Anyhow.

I'm interested in the church options. When arriving in a small sub-1000 town how do I establish contact with the pastor to ask for permission? Is this only possible when arriving early (=late afternoon) because he is around or at work? What if you arrive just before sunset? What is good practice and common sense in that matter?

Lucas

Offline jamawani

Re: Affordable/free camping idea
« Reply #8 on: March 06, 2012, 06:02:56 pm »
In small-town churches nowadays, the pastor is more likely to be a she.
Quite often, the church sign will have the pastor's name.
Sometimes, they have multiple churches they serve in a few nearby towns.
It's easiest to ask - "Does Rev. Smith live here in Smallville?"
If she lives 30 miles away - then ask if a minister does live in Smallville.
So, the Baptist minister - Rev. Johnson - lives over on Maple Street.
So you call Rev. Johnson, instead, and ask.  Don't expect.
But you will usually be pleasantly surprised by the generosity.

As for public lands - I find the purchase of National Forest maps worth it.
They show surface ownership patterns - with a scale of 1 inch = 2 miles.
So they are pretty detailed for touring and back roads, too.
They have them in paper ($5) and plastic ($10).  Or thereabouts.
Even one night of pricey camping more than covers the cost of a plastic map.
Most larger towns near forests have a Forest Service office.
Plus, town libraries will often have areas maps, too.

Offline adventurepdx

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Re: Affordable/free camping idea
« Reply #9 on: March 06, 2012, 07:55:10 pm »
While I think this is a cool concept, I tend to agree with others here that the logistics/money would not make this practical.

If we are to assume this is a nationwide network in the US, this would take a lot of cash to buy up even small parcels of land to have these bicyclist campgrounds. And even with the campgrounds being low impact, there are maintenance fees. And if it was a membership-based organization, how big of an organization would it have to be to make it feasible, and how much would dues be?

Let's take ACA as an example: in 2011, there are 43,550 members. If this non-profit organization were to be as big as Adventure Cycling, and membership dues were $40/year which is ACA's base member rate, this would mean $1,742,000 in yearly income for the organization. There would most likely be other revenue streams etc, but how far would about two million dollars a year go towards acquiring land, building campsites, maintaining them, etc?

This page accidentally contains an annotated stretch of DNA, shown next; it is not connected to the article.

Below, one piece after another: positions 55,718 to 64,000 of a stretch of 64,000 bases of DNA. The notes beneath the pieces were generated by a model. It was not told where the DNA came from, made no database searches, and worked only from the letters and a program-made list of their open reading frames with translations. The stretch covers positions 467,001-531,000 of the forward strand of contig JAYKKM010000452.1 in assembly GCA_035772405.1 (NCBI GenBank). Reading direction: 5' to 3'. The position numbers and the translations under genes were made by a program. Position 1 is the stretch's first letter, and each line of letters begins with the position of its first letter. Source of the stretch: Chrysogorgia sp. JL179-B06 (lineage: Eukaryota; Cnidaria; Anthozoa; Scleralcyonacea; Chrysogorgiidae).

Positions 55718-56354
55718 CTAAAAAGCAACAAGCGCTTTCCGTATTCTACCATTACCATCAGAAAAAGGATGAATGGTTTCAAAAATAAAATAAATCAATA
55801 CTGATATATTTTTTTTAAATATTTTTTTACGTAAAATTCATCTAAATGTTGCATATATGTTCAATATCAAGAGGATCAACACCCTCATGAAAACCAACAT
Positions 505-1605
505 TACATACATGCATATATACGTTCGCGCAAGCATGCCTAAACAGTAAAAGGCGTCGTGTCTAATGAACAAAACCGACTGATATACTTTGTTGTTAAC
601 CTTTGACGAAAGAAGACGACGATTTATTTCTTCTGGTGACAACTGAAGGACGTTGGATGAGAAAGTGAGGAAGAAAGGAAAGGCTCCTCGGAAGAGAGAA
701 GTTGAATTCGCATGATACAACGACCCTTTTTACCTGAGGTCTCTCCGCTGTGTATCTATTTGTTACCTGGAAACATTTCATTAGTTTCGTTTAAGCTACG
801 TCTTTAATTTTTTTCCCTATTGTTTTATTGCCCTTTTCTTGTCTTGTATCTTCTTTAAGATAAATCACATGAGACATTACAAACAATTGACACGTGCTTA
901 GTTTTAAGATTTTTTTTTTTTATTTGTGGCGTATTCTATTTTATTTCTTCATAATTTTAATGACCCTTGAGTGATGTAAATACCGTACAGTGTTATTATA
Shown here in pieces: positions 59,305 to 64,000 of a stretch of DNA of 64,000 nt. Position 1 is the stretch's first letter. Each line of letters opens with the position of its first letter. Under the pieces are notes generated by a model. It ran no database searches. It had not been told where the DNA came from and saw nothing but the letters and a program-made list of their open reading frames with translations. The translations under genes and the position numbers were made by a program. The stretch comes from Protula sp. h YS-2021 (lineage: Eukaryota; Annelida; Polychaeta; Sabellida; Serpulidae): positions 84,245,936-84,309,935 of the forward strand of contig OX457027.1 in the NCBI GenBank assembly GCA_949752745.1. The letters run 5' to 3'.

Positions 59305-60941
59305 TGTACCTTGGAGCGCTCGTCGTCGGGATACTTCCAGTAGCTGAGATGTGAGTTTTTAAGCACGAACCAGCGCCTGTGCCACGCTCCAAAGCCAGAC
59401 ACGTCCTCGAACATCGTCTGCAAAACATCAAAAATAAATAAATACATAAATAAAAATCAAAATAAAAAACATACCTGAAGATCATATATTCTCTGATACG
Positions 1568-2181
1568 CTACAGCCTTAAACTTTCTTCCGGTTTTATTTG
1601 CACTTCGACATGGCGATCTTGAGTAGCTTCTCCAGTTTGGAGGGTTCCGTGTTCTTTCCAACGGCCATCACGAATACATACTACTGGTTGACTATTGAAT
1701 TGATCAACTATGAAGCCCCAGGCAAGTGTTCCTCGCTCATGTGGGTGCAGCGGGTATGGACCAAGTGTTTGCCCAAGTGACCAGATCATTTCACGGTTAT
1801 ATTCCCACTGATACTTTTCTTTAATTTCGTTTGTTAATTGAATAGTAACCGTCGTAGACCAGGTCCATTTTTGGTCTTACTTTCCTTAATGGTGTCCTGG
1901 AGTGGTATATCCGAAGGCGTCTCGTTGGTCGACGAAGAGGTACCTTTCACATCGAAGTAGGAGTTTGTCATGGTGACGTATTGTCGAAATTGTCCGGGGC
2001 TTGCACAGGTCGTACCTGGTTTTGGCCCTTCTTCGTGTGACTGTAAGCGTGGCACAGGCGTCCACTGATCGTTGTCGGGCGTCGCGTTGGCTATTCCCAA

This concept might work better on a smaller scale, local level, and partnered up with a like-minded organizaton. I know in Mt. Hood National Forest a group set up a series of "Bike Huts" for mountain bikers.

I think the best idea is encourage those organizations that are already set up for camping, like state parks, to develop hiker/biker sites either in already existing campgrounds or in other lands they own. Or get more of these small towns along ACA routes and in popular touring to allow free/nominal fee camping in their town parks.

I also agree that warmshowers is a great resource and the fear of trusting strangers is overblown. We stayed with quite a few warmshowers hosts on our trip last year, and most hosts were good to great. We had a couple less-than-stellar stays, but nothing along the line of fearing for our safety.

Offline jamawani

Re: Affordable/free camping idea
« Reply #10 on: March 06, 2012, 08:49:43 pm »
Sorry, I disagree about Warmshowers.
I was a member for a couple of years.
Never stayed - but hosted quite a few folks.
Most were quite nice - a few rude -
Such as showing up drunk or having to be asked to get a move on.
(What is so hard to understand about - "I will be leaving at 8:00"?)

Last year, I randomly checked out someone.
His name - not absolutely unique, but fairly uncommon -
Was the same as someone convicted of sexually molesting frat pledges.
I did a thorough web check - his blog site confirmed identical details.
When I brought this to the attention of the Warmshowers director -
He said that it wasn't their job to screen persons using the website.

Maybe there are only a few risky folks - but it only takes one.
Plus, websites such as that DO have the potential to attract sociopaths.
Sorry, but that is how sociopaths think and operate.
They actively seek out persons who may be trusting or vulnerable.
I immediately ended my participation in Warmshowers.

Offline BikeFreak

Re: Affordable/free camping idea